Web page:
Being a young, healthy, human male in his early 20s, I never had much of an interest in romance movies. As a result, there has been a gold mine of excellent film I unintentionally missed. That’s until I began writing this series. In this series of posts, I seek to understand love through romance films from the last 70 years. And in turn I am beginning to understand and appreciate this unfamiliar romance genre. The film I will be looking at today is a romantic comedy called Annie Hall(1977) directed by Woody Allen.
Annie Hall (1977), Love is Everyday
Annie Hall is a romance, comedy, drama which potentially could be described as “scenes from a relationship” film. Throughout the entire movie, nothing much ever happens. The film follows the comedian Alvy Stinger and his reflection on what happened between him and his ex girlfriend, Annie. The plot is loosely structures, and consists of is a collage of segemented memories from Stinger’s life.
The film starts with an argument Annie and Alvy have in a theatre queue, to a scene where we see Alvy reflecting on his last relationships, and describing the difficulties Alvy had with them regarding sex.
We then learn of how Alvy and Annie met, how they fell in love, how Alvy is facinated with books on death, how they laugh together, as well as the small frictions between them. After an awkard break up, Alvy attempts to date again, only to be called to Annie’s apartment because there’s a spider in her bathroom. However, while they appears to have reconciled on the surface, there’s still obvious tension between them.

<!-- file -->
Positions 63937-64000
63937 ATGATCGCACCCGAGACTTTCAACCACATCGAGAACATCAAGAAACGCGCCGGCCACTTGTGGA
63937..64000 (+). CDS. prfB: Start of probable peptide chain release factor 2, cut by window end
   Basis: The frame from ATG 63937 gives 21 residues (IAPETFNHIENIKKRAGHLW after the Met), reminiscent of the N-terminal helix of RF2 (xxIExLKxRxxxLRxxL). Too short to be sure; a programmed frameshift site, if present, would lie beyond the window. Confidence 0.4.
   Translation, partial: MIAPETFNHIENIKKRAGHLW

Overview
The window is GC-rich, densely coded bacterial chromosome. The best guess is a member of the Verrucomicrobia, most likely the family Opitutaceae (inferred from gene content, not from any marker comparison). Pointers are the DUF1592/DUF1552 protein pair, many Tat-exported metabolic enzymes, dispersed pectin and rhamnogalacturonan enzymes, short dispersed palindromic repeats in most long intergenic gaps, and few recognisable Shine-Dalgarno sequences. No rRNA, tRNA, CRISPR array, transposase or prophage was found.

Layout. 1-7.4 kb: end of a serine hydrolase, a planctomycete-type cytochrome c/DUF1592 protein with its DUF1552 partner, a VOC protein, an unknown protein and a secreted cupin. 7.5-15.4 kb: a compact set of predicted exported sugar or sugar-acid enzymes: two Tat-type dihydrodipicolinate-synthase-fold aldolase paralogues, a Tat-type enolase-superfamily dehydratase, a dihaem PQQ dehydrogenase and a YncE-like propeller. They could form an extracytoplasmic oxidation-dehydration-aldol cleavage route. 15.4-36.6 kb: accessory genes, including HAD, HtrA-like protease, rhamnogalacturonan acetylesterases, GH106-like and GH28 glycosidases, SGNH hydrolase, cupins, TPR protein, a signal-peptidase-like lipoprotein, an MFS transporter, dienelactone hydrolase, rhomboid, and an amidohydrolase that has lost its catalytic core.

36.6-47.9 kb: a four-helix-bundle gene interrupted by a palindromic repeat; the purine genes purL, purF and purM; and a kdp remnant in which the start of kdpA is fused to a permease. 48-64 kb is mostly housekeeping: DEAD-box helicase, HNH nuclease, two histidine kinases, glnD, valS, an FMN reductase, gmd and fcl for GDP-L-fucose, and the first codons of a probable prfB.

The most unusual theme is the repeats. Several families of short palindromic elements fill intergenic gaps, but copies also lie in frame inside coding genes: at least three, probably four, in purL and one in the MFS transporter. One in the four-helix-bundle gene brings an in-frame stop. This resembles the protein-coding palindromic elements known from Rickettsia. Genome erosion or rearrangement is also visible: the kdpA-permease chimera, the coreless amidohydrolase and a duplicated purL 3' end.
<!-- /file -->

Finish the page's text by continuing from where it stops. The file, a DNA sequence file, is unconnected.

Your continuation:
Eventually, the relationship do fall apart, Annie found a record producer and moves from New York to Los Angeles. Alvy attempts to get her back with a marriage proposal which she rejects. And now, Alvy is working as a writer for a play based on his relationship with Annie. The only difference is that he altered the ending so Annie from the play accepts the marriage proposal. The film ends with one last meeting of the two many years later when they both moved on to someone else.
Annie Hall doesn’t have quite have the charm of The Philadelphia Story, nor does it have the drama of Casablanca, neither does it have the sentiment of Les Parapluies de Cherbourg, but it is especially memorable in it’s own ways.
To fully appreciate this film, we need to first understand the bigger picture. If the 1940s is the Renaissance of film industry, then the 1970s is the industrial revolution. From many well known classics were made in this time, for example Rocky, Patton, and of course The Godfathers. With the coming off age of special effects, there was also numerous visual extraveganza like the original Jaws, Texas Chain Saw Massacre, and Star Wars. In a decade filled with wars films, actions sequences, and philosophical rationalities, Annie Hall stands as a rebellion against the oversaturation of man-flick in this era, and single handedly defended the Romance genre.